When the vacation rental owner realized what was happening, they protested the police presence and asked permission to clean the house. Unfortunately, the police agreed, as it would be evidence later that they grossly mishandled the investigation of Kang’s murder.
When Koh’s husband Hong visited her in jail, he found it strange that she asked if the police had taken her pouch. He searched for the pouch and found a prescription for Zolpidem, a sedative for insomnia. He submitted the pouch as evidence to the police.
On June 9, four days before her arrest expired, the police confirmed that Kang’s blood sample tested positive for Zolpidem. If Hong had not submitted the pouch as evidence, the police would not have known about Zolpidem, and Koh would have been let go.
The police finally put together a chronological string of events leading to the murder of Kang. On May 9, after the court mandate for Kang’s visitation rights, Koh searched these terms on her phone; sedatives, fatal dose of nicotine, taser, incinerator, grinder, the weight of bone, and travel bags. She secured a prescription for seven days’ worth of zolpidem for her insomnia on May 17. A saw and other tools were in her car to assist in her murder.
The vacation rental owner also confirmed that Koh requested she, Kang, and their son would be undisturbed during their stay. It was also quite a coincidence that this vacation rental had no security cameras.
Three days before she and Kang would meet, Koh went to a supermarket and bought a knife, bleach, cleaning supplies, and rubber gloves.
Koh met with Kang on May 25 at a theme park with their son. They went to a supermarket after to buy food and left Kang’s car in the supermarket’s parking lot, where the police found it later. That night, Koh prepared curry for dinner and, presumably, put the zolpidem in Kang’s food. Kang missed a call from his younger brother by 9:16 in the evening.
Koh told her son to stay and play video games in another room as Kang went to lie down. Based on the evidence and blood patterns, Koh repeatedly stabbed Kang, who woke up, ran to the kitchen and the door out of the vacation rental, and succumbed to his wounds.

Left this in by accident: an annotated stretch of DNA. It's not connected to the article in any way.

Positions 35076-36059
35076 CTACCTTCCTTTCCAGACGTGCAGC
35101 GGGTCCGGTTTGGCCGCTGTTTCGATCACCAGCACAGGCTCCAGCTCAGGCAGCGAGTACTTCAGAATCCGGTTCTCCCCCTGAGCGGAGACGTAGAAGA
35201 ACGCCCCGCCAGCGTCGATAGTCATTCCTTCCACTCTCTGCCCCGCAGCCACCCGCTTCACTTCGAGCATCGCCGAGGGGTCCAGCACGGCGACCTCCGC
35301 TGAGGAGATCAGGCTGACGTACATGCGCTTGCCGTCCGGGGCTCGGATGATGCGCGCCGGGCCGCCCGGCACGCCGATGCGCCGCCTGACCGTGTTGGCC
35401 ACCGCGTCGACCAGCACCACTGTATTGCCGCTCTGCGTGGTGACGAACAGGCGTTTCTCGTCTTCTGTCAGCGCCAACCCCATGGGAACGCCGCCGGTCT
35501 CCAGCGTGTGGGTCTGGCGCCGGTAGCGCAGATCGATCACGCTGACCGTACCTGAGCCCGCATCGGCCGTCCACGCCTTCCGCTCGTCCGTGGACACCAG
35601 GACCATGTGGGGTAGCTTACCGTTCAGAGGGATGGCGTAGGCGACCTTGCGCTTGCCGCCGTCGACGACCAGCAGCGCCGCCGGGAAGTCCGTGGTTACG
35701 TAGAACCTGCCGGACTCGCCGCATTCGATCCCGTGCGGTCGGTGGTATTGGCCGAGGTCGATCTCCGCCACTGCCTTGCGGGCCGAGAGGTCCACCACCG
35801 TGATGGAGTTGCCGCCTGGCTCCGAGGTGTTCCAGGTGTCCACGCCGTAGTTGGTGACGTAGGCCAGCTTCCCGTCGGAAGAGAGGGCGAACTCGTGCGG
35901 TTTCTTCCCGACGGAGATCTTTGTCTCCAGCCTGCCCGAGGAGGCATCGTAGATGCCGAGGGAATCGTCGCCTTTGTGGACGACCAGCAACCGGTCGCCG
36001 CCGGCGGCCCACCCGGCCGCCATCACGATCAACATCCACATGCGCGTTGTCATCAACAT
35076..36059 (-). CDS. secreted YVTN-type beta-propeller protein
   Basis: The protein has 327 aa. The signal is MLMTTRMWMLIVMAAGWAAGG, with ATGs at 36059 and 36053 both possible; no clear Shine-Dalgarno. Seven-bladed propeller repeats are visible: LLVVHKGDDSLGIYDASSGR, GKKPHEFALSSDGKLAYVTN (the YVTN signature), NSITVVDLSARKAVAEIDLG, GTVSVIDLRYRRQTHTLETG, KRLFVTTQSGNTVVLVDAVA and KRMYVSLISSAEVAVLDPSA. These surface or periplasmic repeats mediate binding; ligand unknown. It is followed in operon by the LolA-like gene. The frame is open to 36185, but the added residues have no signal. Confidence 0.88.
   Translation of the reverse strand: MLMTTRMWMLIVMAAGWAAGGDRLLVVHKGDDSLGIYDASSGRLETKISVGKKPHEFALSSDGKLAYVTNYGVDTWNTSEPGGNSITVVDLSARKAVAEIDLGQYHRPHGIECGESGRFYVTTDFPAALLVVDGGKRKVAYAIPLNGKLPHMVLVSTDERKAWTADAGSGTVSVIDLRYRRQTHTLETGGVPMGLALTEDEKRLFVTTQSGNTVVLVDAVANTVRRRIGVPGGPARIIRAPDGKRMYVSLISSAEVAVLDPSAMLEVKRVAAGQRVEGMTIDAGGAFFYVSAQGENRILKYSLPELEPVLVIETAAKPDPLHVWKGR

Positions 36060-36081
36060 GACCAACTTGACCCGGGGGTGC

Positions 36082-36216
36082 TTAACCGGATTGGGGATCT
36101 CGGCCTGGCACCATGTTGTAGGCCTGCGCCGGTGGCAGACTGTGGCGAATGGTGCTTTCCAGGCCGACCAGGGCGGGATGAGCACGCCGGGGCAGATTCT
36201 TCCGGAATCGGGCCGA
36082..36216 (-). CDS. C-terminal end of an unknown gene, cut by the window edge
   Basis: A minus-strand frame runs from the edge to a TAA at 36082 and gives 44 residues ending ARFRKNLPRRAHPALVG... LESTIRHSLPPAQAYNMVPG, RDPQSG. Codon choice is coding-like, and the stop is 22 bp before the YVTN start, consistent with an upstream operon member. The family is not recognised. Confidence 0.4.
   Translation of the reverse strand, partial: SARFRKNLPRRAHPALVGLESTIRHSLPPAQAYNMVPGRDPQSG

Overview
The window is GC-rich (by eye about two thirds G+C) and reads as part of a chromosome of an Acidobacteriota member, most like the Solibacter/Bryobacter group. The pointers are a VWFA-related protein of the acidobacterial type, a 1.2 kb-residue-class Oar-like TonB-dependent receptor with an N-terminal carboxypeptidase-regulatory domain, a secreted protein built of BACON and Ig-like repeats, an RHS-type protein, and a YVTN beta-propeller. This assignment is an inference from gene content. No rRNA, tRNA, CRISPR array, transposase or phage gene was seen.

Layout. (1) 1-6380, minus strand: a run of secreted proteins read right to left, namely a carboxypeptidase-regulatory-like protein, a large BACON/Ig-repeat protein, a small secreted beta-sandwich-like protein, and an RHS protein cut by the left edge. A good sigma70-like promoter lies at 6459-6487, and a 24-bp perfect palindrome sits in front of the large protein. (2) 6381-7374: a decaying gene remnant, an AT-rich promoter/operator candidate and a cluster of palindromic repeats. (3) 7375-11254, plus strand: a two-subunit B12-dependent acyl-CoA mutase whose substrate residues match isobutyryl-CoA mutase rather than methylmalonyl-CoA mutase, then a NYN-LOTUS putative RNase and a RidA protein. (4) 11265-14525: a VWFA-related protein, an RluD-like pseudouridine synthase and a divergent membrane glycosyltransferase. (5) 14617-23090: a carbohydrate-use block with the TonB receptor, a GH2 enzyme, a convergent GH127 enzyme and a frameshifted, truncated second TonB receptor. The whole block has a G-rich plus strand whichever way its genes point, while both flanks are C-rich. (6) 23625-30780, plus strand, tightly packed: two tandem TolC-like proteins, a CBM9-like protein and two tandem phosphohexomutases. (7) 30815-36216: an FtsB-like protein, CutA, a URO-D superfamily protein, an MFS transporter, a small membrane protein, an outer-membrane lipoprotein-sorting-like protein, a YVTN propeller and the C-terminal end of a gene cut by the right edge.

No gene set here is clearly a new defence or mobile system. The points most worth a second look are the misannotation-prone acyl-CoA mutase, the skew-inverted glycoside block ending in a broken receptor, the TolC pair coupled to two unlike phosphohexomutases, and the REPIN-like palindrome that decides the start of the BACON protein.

Around 9:50 in the evening, the vacation rental owner called, and in the recording of that call, Koh was heard telling her son playfully, “Go to bed. I’ll be there after I clean up.” She dropped off her son at her parents’ place the following day before returning to the vacation rental.
It was assumed she butchered Kang’s body after that. Kang was 180 centimeters and eighty kilograms. After she was done with him, she fit him into two carry-on bags she bought to dispose of his body, hurting her right hand with the saw she used. She had her hand treated at a nearby clinic.
Around 4:50 in the afternoon of May 27, she faked a text conversation between her phone and Kang’s, which she shared later with the police when they called her on May 27 while she was then booked in a Jeju motel.
On May 28, she threw garbage in the back of a ship around 8:30 in the evening. She also ordered an electric saw shipped to her parents’ house in Gimpo. On her drive to Gimpo, she made stops to dispose of additional bags of evidence. On May 29, Koh purchased a ladder, some tarp, and a cleanroom suit assumed to be purchased to avoid blood splatters. She threw away her husband’s mutilated pieces in the trash and then droved to Cheongju to her current husband, Hong.
Koh was arrested on June 1 for the murder and mutilation of her ex-husband Kang’s corpse. Her identity was revealed to the public upon the request of Kang’s family due to the violence of her crime and the sufficient evidence against her.
Her defense tried but failed to say Kang was a sexual predator who attempted to sexually assault her, garnering widespread criticism from the media and the public.
The prosecutors presented overwhelming evidence of her guilt through the presence of the victim’s blood in Koh’s car and on the saw used to mutilate his corpse. Zolpidem in his blood also cast doubt on Koh’s claim that she murdered Kang in self-defense.
The Prosecution concluded that Kang’s murder was premeditated and demanded the death penalty. The court found Koh guilty of the murder of her ex-husband Kang on February 20, 2020 and sentenced her to life in prison.
Kang’s body was never found. The family went about his funeral with seven hairs they gathered from Kang’s favorite cap.